Viewing the REST Example
Sometimes, simple is best. In this case, REST is about as simple as it gets because all you need is an URL. Open your browser—it doesn’t matter which one—and type http://rpc.geocoder.us/service/csv?address=1600+Pennsylvania+Ave,+Washington+DC in the address field. Press Enter. You’ll see the output in your browser in CSV format:
You see the latitude, followed by the longitude, followed by the address you provided. This simple test works for most addresses in most major cities (it doesn’t work too well for rural addresses, but hey, what do you expect for free?). The idea is that you obtain the latitude and longitude needed for use with other Web services. By combining Web services together with a little glue code, you can create really interesting applications that do amazing things in an incredibly short time with little effort on your part. Everyone else is doing the heavy lifting.
Viewing the SOAP Example
SOAP, by its very nature, requires a little more setup, but I think you’ll be amazed at how simple it is to use.
Begin this example by creating Windows Forms application using Visual Studio. The sample code uses C#, but the same technique works fine with other .NET languages (you’ll need to modify the code to fit). Add labels, textboxes, and buttons as shown here (the Latitude and Longitude fields are read-only).
Here’s where the automation comes into play. Right click References in Solution Explorer and choose Add Service Reference from the context menu. You’ll see the Add Service Reference dialog box. Type the following address into the address field: http://rpc.geocoder.us/dist/eg/clients/GeoCoder.wsdl and click Go. Type GeocoderService in the namespace field. Your dialog box should look like the one shown here.
Click OK. Visual Studio adds the code needed to work with Geocoder in the background.
At this point, you’re ready to use the Web service. All you need to do is to add some code to the Get Position button as shown here.
private void btnGetPosition_Click(object sender, EventArgs e)
// Create the client.
GeocoderService.GeoCode_PortTypeClient Client =
// Make the call.
GeocoderService.GeocoderResult Result =
// Check for an error result.
if (Result != null)
// Display the results on screen.
txtLatitude.Text = Result.lat.ToString();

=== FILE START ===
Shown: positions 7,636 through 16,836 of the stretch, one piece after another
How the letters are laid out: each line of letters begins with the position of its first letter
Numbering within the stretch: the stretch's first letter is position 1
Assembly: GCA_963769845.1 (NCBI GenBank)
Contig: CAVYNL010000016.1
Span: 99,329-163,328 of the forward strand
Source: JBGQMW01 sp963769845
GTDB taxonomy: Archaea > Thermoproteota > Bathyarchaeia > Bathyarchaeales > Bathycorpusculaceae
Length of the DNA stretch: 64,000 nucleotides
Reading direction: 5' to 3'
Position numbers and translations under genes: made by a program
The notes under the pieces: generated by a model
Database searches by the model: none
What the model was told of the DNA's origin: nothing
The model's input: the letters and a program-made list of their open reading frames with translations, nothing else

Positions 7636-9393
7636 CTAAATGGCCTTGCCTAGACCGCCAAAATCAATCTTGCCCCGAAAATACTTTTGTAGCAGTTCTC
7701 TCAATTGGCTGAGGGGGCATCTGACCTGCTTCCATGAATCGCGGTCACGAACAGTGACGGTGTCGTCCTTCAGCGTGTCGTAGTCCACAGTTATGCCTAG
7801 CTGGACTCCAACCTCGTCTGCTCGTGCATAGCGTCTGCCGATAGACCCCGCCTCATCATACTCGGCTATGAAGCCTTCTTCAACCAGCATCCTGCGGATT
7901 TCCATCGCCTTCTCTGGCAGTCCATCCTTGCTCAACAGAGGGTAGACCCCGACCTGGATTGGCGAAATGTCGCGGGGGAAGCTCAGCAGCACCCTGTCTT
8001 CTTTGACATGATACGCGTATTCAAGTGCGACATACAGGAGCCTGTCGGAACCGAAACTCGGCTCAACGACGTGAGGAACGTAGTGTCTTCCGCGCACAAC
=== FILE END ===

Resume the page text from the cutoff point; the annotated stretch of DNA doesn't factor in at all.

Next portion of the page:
txtLongitude.Text = Result.@long.ToString();
// Display an error result.
txtLatitude.Text = "Error";
txtLongitude.Text = "Error";
The code begins by creating a client. This is a common step for any Web service you use with Visual Studio (or other environments that support SOAP natively). To see another version of the same step, check out the PHP example.
After you create the client, you use it to call one of the methods supported by the Web service. In this case, you call geocode() and pass the address you want to work with. The result of the call is stored in a GeocoderResult variable named Result. A single address could possibly end up providing multiple positions if you aren’t specific enough, so this information is passed back as an array.
Let’s assume that no errors occur (resulting in a null return value). The example assumes that you provided great information, so it places the information found in the first Result entry into the Latitude and Longitude output. So, this example isn’t really that complicated compared with REST, but as you can see, even a simple example is more work.
Some people try to say that one protocol is better than the other, but this statement is incorrect. Each protocol has definite advantages and equally problematic disadvantages. You need to select between SOAP and REST based on the programming language you use, the environment in which you use it, and the requirements of the application. Sometimes SOAP is a better choice and other times REST is a better choice. In order to avoid problems later, you really do need to chart the advantages and disadvantages of a particular solution in your specific situation.